Boston Red Sox: The Offseason Priorities Position by Position

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Boston Red Sox: The Offseason Priorities Position by Position
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General Manager Theo Epstein announced a few years ago that he had signed a new deal. The terms of that deal were never disclosed, but it’s safe to say that whatever he is making, this offseason will be a test to see if he’s worth the money.

He wasn’t to blame for Boston’s missing the playoffs, but in a way, the GM is always culpable. The team is full of free agents and Epstein will have a lot to consider, as he attempts to build a side which can compete in baseball’s toughest division.

 

Catcher

Look at the AL East and name the five best starting pitchers this year.

The Red Sox had two: Clay Buchholz (17-7, 2.33) and Jon Lester (19-9, 3.25). The Yankees had two in CC Sabathia (21-7, 3.18) and Andy Pettite (11-3, 3.28). And the Rays had one in David Price (19-6, 2.72).

Four of them are left-handed.

With the exception of Andy Pettite, they are all under contract for 2011. Even if he leaves, however, it is likely that the Yankees will pick up another great lefty—Cliff Lee. If he stays, New York’s three best pitchers will be left-handed.

In 2010, Martinez led all Major League hitters in batting average against lefties. He’s a career .300 hitter, will hit 20-25 home runs and drive in close to 100. He’s shown he can be durable, too. Apart from his two injury-hit seasons of 2008 and 2010, he’s played over 140 games every year since becoming the Indians’ starting catcher in 2004.

If he can be brought back for three years, the Red Sox should do it. If they have to go to a fourth, be prepared for much of 2014 to be spent between first base and the DH spot.

As for the backups, Jarrod Saltalamacchia was signed to a one-year deal, but really, one would like to see Jason Varitek back. He is probably the best backup catcher in the AL and did a good job as captain of the team, despite missing much of the season with a broken foot.

 

First base

Kevin Youkilis’ ability to play great defense at first and third gives the Red Sox two options. Either they can keep the 2007 Gold Glove winning first baseman where he is—in which case they can go after a third baseman or re-sign Adrian Beltre—or they let Beltre go, move Youk to third and try and land a first baseman.

Earlier this month, ESPN’s Gordon Edes reported that the San Diego Padres will pick up Adrian Gonzalez's $6 million option for 2011. After that, they will likely be financially unable to keep him with the club. A September stumble cost them a playoff berth, and if the Padres don’t contend for the postseason next August, look for him to be dealt.

Boston has coveted Gonzalez for a long time and will go hard after him. If he isn’t available at the deadline, he almost certainly will be in the offseason. He and Prince Fielder will be targets one and two, respectively, for teams seeking a first baseman. The Yankees will not be any competition to the Red Sox, though, as they have Mark Teixeira.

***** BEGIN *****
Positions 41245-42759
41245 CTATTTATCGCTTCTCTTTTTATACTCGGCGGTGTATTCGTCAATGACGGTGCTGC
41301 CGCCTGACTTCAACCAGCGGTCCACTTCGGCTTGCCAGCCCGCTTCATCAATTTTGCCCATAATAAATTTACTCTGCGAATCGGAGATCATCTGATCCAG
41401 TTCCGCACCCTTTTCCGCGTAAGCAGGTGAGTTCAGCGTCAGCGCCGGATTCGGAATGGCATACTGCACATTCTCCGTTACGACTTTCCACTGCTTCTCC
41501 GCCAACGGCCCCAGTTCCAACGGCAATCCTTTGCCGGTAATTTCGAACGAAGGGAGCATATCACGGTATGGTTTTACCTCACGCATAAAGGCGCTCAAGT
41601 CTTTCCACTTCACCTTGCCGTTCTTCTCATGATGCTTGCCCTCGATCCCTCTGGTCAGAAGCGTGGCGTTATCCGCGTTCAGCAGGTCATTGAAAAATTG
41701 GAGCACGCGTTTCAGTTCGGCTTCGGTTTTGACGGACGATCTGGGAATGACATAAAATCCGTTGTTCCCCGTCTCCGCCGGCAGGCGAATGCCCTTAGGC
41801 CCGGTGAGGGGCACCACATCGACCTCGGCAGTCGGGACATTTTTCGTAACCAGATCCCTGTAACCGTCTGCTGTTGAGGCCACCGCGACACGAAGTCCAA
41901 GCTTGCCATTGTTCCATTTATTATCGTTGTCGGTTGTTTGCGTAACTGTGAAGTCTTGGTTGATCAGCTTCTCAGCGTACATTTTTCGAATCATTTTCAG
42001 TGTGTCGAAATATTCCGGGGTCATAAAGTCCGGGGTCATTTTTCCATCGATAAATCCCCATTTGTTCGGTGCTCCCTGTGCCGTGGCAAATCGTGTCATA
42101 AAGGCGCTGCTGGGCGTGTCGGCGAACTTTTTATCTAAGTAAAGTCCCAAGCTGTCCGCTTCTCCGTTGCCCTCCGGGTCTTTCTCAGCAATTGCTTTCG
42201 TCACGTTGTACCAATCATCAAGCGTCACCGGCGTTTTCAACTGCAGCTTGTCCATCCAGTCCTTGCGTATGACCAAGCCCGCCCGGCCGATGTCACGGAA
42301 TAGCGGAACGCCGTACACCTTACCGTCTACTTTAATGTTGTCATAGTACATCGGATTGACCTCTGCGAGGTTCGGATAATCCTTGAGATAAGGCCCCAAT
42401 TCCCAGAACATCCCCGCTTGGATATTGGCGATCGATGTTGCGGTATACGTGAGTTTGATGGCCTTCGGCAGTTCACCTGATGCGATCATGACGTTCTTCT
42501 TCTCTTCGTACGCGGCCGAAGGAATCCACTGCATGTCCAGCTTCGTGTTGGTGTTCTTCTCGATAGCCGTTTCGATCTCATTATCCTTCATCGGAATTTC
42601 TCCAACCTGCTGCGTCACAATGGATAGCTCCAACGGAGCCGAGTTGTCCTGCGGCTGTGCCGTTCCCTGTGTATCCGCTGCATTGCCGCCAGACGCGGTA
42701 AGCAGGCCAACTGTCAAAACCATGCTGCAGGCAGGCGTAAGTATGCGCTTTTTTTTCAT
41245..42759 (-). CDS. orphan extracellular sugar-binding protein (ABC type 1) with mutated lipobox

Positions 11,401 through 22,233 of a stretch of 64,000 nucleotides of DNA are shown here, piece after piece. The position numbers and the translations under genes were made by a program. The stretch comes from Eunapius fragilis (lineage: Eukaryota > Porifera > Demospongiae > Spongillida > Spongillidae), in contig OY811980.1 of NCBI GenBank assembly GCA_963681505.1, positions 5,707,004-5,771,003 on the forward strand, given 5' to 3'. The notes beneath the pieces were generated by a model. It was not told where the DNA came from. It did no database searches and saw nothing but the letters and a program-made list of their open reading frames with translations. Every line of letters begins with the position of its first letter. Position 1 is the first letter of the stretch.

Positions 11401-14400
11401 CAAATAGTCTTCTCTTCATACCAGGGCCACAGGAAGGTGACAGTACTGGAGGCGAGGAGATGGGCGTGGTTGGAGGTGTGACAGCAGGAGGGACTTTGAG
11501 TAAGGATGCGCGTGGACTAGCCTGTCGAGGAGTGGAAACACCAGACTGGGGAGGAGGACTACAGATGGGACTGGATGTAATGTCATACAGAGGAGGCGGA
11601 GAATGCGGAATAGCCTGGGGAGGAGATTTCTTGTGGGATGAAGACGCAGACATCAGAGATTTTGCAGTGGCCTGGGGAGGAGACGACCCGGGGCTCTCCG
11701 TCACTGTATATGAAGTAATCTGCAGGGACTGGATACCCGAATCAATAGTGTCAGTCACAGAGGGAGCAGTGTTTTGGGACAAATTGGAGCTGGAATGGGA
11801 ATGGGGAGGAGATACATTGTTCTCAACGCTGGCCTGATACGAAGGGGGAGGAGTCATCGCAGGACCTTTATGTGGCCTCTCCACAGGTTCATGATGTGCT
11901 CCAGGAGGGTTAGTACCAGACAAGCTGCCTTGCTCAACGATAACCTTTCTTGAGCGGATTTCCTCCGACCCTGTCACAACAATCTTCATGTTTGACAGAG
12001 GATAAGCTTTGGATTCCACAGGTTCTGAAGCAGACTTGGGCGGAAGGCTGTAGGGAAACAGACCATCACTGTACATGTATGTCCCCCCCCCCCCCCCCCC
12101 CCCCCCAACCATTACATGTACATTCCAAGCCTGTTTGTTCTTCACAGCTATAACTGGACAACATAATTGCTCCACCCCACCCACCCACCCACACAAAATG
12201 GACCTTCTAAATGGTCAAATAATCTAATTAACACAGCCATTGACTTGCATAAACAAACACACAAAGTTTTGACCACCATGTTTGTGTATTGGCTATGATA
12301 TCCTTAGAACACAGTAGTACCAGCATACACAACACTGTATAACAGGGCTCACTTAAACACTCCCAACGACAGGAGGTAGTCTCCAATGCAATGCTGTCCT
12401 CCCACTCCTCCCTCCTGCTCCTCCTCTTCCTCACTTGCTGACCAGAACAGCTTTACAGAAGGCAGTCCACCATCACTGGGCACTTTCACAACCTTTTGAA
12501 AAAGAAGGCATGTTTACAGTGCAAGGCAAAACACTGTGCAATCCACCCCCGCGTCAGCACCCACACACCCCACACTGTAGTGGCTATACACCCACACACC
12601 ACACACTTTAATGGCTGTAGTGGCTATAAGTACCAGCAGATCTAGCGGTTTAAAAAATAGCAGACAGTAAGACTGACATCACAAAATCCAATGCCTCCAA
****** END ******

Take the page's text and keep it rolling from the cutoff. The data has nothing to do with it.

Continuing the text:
They could also take a look at someone like Derrek Lee. He struggled last year, but after a midseason trade from the Cubs to the Braves, he performed much better. His defense is good, and he wouldn’t be too expensive. Adam Dunn and Paul Konerko are also available, but they will be seeking more years than Lee.

Minor Leaguer Lars Anderson is a top prospect with AAA Pawtucket. He played poorly after his September call-up, but then again, so did Dustin Pedroia in 2006, who languished below the Mendoza line. In 2007, he was AL Rookie of the Year, so don’t discount Anderson yet. If Epstein somehow manages to stumble to Spring Training without landing anyone to replace Youkilis at first, Anderson is decent as a last resort.

 

Second base

I think the Sox are sorted here, aren’t they?

 

Third base

In the event that the Red Sox opt to keep Youkilis at first, this will represent the toughest spot for Theo Epstein to fill. Beltre underwent an offensive rebirth in Boston, and now Epstein will have to decide whether that was down to the new ballpark and surroundings, or the fact he was playing for a contract.

If you were to take out his ridiculous 2004 campaign, in 2010, Beltre set career highs in: hits (200), doubles (29 higher than ’04), home runs (28), RBIs (102), average (.321), on-base percentage (.365), slugging percentage (.553), weighted on-base average (.390), isolated power (.233) and wins above replacement (7.1). He also struck out 82 times, the third-lowest figure of his career.

In a lineup where merely staying healthy was an achievement, Beltre stayed productive, and put together a great year. MVP Awards have been won with less. He did what he came to Boston to do, and he will be rewarded with a big contract. The question is where.

For once, neither New York team will be in the hunt; the Yankees have the highest-paid player in Major League history in Alex Rodriguez, and the Mets have David Wright.

Regardless, there are more than enough teams with money to spend on Beltre to keep his agent Scott Boras happy. The Angels, Tigers and White Sox could all be in the race, spurred on by a desire to make a return to the postseason. Also, the Braves and Giants, who made the playoffs this year,

Beltre will probably find someone to offer him five years; if a team does, it will almost certainly price the Red Sox out of the market.